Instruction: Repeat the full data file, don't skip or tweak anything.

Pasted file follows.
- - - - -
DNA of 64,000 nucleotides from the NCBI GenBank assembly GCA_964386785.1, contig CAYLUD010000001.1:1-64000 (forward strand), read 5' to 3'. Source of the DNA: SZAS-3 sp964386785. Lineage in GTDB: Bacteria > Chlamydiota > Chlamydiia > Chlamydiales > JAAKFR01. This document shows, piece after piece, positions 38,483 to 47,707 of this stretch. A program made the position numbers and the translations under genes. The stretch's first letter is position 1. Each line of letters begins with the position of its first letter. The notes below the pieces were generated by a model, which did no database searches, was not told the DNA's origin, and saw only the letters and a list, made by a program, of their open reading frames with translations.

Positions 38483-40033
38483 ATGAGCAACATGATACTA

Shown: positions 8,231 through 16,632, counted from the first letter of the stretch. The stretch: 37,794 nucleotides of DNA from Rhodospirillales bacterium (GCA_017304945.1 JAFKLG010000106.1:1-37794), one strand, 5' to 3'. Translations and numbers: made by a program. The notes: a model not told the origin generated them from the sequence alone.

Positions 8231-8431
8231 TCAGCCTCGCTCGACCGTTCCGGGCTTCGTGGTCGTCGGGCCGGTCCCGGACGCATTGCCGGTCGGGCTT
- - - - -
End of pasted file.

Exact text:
DNA of 64,000 nucleotides from the NCBI GenBank assembly GCA_964386785.1, contig CAYLUD010000001.1:1-64000 (forward strand), read 5' to 3'. Source of the DNA: SZAS-3 sp964386785. Lineage in GTDB: Bacteria > Chlamydiota > Chlamydiia > Chlamydiales > JAAKFR01. This document shows, piece after piece, positions 38,483 to 47,707 of this stretch. A program made the position numbers and the translations under genes. The stretch's first letter is position 1. Each line of letters begins with the position of its first letter. The notes below the pieces were generated by a model, which did no database searches, was not told the DNA's origin, and saw only the letters and a list, made by a program, of their open reading frames with translations.

Positions 38483-40033
38483 ATGAGCAACATGATACTA

Shown: positions 8,231 through 16,632, counted from the first letter of the stretch. The stretch: 37,794 nucleotides of DNA from Rhodospirillales bacterium (GCA_017304945.1 JAFKLG010000106.1:1-37794), one strand, 5' to 3'. Translations and numbers: made by a program. The notes: a model not told the origin generated them from the sequence alone.

Positions 8231-8431
8231 TCAGCCTCGCTCGACCGTTCCGGGCTTCGTGGTCGTCGGGCCGGTCCCGGACGCATTGCCGGTCGGGCTT